Her dream? To end animal testing
Student from Indonesia says studying biotechnology in MDIS is a hands-on experience
She has big dreams to improve medicine and wants to find a way to reduce the need for animal testing.
Miss Diana Fransiska, 21, is confident she can accomplish all that with the skills she has learnt from pursuing a Bachelor of Science (Hons) Biotechnology from the Management Development Institute of Singapore (MDIS).
The international student from Indonesia came here four years agoto pursue a degree in the course, which is awarded by Britain's Northumbria University.
She told The New Paper: "I wanted to challenge myself and improve my English.
"I knew I wanted to major in science, but I wasn't sure what to specialise in. MDIS' biotechnology course covers a range of topics, that was why I chose it."
Biotechnology, often confused with biomedical science, not only covers the science behind the human body, but animals, plants and even food as well.
"We even learnt how to brew beer. It has become my hobby now," she said.
What stuck with Miss Fransiska the most was the bioinformatics modules she took as part of her degree.
"In bioinformatics, we learn how to design new drugs, about the proteins that go into them and how to improve them. That is what I want to do in the future," she said.
I wanted to challenge myself and improve my English.- Miss Diana Fransiska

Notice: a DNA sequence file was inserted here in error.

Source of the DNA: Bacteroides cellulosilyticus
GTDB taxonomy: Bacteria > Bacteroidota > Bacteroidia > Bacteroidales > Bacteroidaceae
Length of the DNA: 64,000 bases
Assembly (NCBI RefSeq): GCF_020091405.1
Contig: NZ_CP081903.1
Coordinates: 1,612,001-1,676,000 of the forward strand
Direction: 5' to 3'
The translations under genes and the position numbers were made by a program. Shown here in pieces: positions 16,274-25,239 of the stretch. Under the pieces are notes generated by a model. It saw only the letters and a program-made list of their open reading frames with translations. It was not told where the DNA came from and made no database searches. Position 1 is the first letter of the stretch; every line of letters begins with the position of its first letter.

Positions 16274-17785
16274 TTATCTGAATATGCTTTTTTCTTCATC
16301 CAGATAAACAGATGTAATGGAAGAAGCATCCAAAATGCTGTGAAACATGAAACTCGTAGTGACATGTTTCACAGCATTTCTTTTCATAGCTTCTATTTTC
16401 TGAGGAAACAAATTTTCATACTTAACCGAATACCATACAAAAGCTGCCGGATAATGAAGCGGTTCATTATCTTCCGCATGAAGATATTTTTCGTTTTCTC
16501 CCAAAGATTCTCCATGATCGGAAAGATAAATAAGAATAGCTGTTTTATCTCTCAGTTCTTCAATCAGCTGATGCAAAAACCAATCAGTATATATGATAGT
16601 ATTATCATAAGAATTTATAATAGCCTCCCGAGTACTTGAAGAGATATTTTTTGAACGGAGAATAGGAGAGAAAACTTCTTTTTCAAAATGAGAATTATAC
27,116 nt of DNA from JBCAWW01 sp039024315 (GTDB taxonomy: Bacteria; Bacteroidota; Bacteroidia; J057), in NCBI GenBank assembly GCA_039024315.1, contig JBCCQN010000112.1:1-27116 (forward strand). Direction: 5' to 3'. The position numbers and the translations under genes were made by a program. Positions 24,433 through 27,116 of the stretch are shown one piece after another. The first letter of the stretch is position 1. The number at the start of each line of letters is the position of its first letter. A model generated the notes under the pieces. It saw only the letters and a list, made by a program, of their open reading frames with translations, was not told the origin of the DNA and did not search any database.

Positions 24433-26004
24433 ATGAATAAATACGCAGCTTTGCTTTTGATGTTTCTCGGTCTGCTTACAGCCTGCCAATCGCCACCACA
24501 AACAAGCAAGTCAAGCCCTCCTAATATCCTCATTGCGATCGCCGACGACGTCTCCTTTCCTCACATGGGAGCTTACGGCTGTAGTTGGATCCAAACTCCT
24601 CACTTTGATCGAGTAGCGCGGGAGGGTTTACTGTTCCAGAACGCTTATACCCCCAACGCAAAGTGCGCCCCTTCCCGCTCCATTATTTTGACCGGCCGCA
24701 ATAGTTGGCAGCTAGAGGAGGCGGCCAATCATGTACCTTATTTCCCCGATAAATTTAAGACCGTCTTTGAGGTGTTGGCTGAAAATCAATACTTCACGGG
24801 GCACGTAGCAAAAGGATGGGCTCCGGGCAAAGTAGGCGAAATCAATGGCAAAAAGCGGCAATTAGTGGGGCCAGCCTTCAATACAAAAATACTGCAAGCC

Developing new medicine, however, involves testing, and Miss Fransiska, an animal lover, wants to find a way to work around that.
She said: "I want to find an alternative for animal testing, to reduce the need for it."
Miss Fransiska has ideas for a software that runs tests on a computer instead.
The inspiration for the software, she said, came from the bioinformatics modules, where she learnt how to use biological databases for analytical purposes.
Miss Fransiska said the practical aspects of the course helped her learn better.
"This course is not only theoretical but practical. It is very hands-on. We even have to go out to collect our own lab samples," she said.
In her third year, Miss Fransiska was appointed president of MDIS' science club, Biognosy, where she honed her leadership skills by organising both internal and external science-related events.
MDIS also offers a Bachelor of Science (Hons) Biomedical Science, and it covers modules such as cellular pathology, medical microbiology, analytical methods and applied genetics.
Head of School of Health and Life Sciences, Dr Kelvin Wong, said the two honours degrees give its students a hands-on experience with the school's four well-equipped biological laboratories. This is useful when students apply for further studies and research or lab technologists positions.
"The laboratory exposure we provide students enriches their educational journey. This is because we have four labs, each with a different focus on a specialised area of biology," he said.
MDIS is the first private education institutehere to be certified by the Occupational Safety and Health Assessment Systems 18001, an international occupational health and safety management system standard.
Dr Wong added that the lecturers play a big role in the students' journey in MDIS.
"There is a high contact rate between the lecturers and students. Our staff are dedicated, and we maintain an open-door policy," he said.
"We're approachable so the students are unafraid to ask for the support they need.
"Our lecturers also guide and impart life skills... and these are valuable even outside the classroom setting."